Ground-truthing SPAM

Jeff Horwich has an interesting post over at HarvestChoice Labs looking at the effect of the tsunami on agriculture in northern Japan. He used the Droppr tool, which combines Google Maps with lots of other data, in this particular case the world-wide crop distribution data from the Spatial Production Allocation Model (SPAM). In SPAM

…tabular crop production statistics are blended judiciously with an array of other secondary data to assess the production of specific crops within individual ‘pixels’ – typically 25–100 square kilometers in size. The information utilized includes crop production statistics, farming system characteristics, satellite-derived land cover data, biophysical crop suitability assessments, and population density.

Intrigued, I decided to do a little lighthearted ground-truthing of the SPAM data. I only looked at one location, I admit, but what I found was a bit disappointing. I zoomed in on the location of the mother-in-law’s farm in the Limuru highlands (-1° 4′ 39.60″, +36° 40′ 44.80″). Here’s what the place looks like.

This is the view from space, courtesy of Google Earth.1

Now, according to the SPAM methodology that’s a cropping intensity of 0.59%, with the main crops being sorghum, sweet potato/yam, groundnut, banana/plantain, potato, coffee and sugarcane.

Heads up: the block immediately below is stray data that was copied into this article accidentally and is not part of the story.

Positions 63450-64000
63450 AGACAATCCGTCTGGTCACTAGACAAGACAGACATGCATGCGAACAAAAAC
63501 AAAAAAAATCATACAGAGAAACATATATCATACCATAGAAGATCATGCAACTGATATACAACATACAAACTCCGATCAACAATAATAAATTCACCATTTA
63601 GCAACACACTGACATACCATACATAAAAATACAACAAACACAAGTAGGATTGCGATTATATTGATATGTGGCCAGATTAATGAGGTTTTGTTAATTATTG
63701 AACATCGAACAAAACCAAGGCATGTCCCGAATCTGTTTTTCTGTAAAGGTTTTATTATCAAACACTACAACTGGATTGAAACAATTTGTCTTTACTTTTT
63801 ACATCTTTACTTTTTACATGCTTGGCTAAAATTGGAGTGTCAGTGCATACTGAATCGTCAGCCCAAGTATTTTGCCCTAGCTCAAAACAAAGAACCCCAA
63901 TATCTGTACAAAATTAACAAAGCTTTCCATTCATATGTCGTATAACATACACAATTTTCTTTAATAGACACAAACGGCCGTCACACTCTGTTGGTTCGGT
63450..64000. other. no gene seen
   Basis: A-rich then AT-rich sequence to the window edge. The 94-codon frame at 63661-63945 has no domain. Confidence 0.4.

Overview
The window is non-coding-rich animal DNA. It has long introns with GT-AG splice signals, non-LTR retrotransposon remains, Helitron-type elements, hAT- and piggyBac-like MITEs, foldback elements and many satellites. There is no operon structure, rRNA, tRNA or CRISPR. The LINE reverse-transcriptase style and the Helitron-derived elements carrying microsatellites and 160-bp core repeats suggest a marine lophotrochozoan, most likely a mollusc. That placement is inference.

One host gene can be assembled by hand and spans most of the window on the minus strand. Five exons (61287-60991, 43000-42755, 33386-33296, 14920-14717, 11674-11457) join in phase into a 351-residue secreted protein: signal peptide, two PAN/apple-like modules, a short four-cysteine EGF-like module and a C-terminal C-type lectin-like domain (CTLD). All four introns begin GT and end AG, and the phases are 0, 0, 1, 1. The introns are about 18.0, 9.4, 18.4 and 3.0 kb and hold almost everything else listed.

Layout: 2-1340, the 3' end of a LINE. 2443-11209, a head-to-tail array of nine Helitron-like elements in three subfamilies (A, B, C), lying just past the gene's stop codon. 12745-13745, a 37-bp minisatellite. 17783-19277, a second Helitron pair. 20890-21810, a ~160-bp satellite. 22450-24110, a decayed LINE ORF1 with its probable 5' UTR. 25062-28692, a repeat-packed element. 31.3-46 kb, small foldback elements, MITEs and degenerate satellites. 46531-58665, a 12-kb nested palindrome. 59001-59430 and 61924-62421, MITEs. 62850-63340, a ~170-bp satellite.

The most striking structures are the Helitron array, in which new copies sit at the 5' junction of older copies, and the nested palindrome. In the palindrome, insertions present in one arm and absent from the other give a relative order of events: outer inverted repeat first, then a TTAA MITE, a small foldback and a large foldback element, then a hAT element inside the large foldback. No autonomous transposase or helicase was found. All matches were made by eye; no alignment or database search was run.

Jeff very niftily embedded both a map and a spreadsheet of the production data for the main crops in his post, but I wasn’t able to work out how to do that. So you’ll have to make do with this wholly inadequate screengrab, I’m afraid.

What my mother-in-law and her neighbours actually grow is maize, beans, potato and tea, tea and tea. A pretty different set of agrobiodiversity to what SPAM thinks. And I think she would be surprised at the low value of cropping intensity. This is a very high-potential area.

Anyway, that’s only one data point. It would be interesting to know from the SPAM guys if there’s a more systematic attempt going on to check on, and refine, the results of the model.

  1. The blue dot is directly over the house you see in the middle of the photograph above, which was taken from the S. []

11 Replies to “Ground-truthing SPAM”

  1. Lighthearted? Hmmmmm….. SPAM is for broad scale analysis. It is like what Churchill said about democracy, god-awful, but much better than anything else. Not fully true since there are other efforts out there (the McGill group). Unfortunately, I dont think serious funding has been given to this type of effort. IFPRI has done wonders given the enormity of the task.